• Monday, May 17, 2021
  • Last Update : 12:57 am

OP-ED: The way out of this pandemic

  • Published at 05:34 am April 18th, 2021
Vaccine consignment being loaded to freezer vans at Dhaka airport 25.01.2021
Covid-19 vaccines being unloaded from Beximco’s freezer vans Syed Zakir Hossain

Can we realistically hope to vaccinate a major portion of the country by 2022?

The country is at present experiencing the highest number of deaths and infections from the Covid-19 virus since it was first diagnosed in Bangladesh in early 2020.

After the contagion had dipped to an all time low in the first fortnight of March 2021, we were rather complacent and ready to say goodbye to the deadly virus. Virologists and other health specialists in the country were, however, expecting a second spiral of the contagion similar to that in the US, UK, and many other European countries.

When the government had declared a public holiday last year to restrict the movement of people for controlling the spread of the virus, most of our citizens actually went home, to their villages, and were perhaps responsible for carrying the bug to remote areas of the country.

This time around, as the government has once again taken a similar measure, we don’t seem to have learned from our past mistake. Instead, many people are yet to understand the severity and deadliness of the Covid-19 virus.

More and more deaths are being reported every day, and the hospitals in Dhaka cannot accommodate any new patients suffering from the disease. Sufficient Intensive Care Units are not available in the hospitals, and patients are dying before arriving at the hospitals.

The Kafkaesque images of ambulances lined up in front of hospitals with patients only being taken inside after cleaning a bed following the death of a patient is simply unbearable. The government has ordered the addition of more beds and ICU units in every hospital, which is appreciable at a time when the difference between life and death to the suffering patients is razor thin.

In the backdrop of this fearful scenario, the vaccine roll-out in Bangladesh has been so far well organized and successful. People who have taken the first jab earlier have started taking the second from this week, although the first dose of the vaccine is still being administered to people in Dhaka as well as other parts of the country.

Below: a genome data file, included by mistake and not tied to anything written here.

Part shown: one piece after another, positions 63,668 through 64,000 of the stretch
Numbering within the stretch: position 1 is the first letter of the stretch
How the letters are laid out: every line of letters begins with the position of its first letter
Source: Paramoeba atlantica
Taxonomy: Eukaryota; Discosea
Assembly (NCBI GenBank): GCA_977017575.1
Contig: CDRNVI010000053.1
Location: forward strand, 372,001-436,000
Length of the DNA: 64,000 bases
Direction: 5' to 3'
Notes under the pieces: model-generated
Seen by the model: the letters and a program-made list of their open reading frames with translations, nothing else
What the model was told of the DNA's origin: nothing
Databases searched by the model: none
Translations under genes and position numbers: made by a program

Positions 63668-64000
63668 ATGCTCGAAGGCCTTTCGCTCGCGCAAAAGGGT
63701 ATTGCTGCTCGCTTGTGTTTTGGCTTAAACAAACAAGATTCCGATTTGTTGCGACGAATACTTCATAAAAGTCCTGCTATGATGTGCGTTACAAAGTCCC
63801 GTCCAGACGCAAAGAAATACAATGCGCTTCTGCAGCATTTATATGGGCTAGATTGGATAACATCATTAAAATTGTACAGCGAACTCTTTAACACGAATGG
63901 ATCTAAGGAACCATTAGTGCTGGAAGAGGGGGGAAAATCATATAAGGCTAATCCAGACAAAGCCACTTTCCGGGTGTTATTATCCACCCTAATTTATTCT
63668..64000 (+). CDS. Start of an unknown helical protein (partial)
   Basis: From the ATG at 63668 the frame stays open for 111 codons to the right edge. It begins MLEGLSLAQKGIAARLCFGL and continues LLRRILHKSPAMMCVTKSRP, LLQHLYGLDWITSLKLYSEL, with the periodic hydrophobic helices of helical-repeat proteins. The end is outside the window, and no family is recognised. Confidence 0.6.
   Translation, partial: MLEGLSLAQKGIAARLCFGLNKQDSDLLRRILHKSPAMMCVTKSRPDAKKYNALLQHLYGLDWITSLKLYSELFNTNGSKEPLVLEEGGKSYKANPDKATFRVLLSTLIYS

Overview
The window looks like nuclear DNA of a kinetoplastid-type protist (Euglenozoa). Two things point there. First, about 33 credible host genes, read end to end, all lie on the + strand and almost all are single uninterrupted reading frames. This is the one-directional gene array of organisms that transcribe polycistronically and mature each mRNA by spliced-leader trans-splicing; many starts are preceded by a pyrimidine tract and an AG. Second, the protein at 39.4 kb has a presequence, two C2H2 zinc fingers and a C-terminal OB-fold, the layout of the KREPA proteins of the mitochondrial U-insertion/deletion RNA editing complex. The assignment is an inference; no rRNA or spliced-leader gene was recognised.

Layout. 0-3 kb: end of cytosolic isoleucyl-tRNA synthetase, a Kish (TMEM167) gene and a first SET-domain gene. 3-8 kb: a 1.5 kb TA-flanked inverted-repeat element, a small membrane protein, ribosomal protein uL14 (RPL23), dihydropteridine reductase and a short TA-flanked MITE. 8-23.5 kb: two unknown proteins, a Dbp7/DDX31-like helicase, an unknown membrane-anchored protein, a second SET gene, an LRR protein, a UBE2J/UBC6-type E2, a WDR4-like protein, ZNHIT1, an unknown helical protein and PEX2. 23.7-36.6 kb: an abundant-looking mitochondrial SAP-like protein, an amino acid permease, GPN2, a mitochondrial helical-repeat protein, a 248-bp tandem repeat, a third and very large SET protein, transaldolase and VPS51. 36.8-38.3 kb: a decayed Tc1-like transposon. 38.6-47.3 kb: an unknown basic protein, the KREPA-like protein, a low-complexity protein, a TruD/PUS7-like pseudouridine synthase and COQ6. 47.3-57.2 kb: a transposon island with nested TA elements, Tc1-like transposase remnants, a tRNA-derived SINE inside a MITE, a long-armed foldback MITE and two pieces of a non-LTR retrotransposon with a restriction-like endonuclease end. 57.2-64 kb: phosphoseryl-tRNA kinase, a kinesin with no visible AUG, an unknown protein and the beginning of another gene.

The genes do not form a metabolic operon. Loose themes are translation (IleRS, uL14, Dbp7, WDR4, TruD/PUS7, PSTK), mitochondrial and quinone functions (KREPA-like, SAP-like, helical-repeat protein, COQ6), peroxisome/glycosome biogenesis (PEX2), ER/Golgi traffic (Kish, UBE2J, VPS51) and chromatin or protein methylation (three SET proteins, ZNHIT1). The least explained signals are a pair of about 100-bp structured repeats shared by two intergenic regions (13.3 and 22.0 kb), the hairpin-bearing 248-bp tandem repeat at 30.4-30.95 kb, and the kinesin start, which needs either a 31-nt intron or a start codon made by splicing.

A senior professor of medicine told me that even in the medical centres in the villages, all over the country, the vaccine is available although people are not so conscious of the importance of taking the vaccine. Young doctors posted in these medical centres are doing their best to motivate the general people about the importance of getting vaccinated.

It seems to be a daunting task to vaccinate even half of our population, which would be almost 70 million. The expertise of our health system in vaccinating children is recognized by the whole world; and if sufficient vaccines are available, the goal of vaccinating a major portion of the population by the end of 2022 is realistic according to the professor I was talking to.

At present the Glaxo-AstraZeneca vaccine supplied by the Serum Institute of India is being rolled out.  The government of Bangladesh is expecting more supply from the Indian source. Also, the Pfizer-produced vaccines, and the ones marketed by Russia and China are expected to arrive in Bangladesh in the near future. The government has already started negotiations with these countries, and hopefully there will be no shortage of corona vaccines in the days to come.

As the vaccine roll-out in Bangladesh is moving ahead briskly, we need to ensure that all of our citizens receive the shots on time. Also, one grey area that has to be looked into is a way out to vaccinate those citizens of the country who do not possess the National Identity Card (NID). Similarly, there are foreign citizens who are living in Bangladesh legally for a long time without finding any way to register for getting vaccinated.

I personally know a number of US citizens who have gone from pillar to post but could not get vaccinated. Surprisingly, the US Embassy was of no help to them, neither could any government agency of Bangladesh show them a way.

A few weeks ago, we heard about illegal immigrants in the UK expressing fear of not getting vaccinated; but later, the government of that country ensured that there would be no vaccine-apartheid in Britain.  The US government also reassured that illegal immigrants would face no discrimination insofar as administering the Covid vaccine.

The Bangladesh government should assure all citizens of the country who have no NIDs, as well as foreign nationals, that they would not be discriminated against in the ongoing vaccine rollout.

Golam Sarwar Chowdhury teaches English at Notre Dame University Bangladesh.

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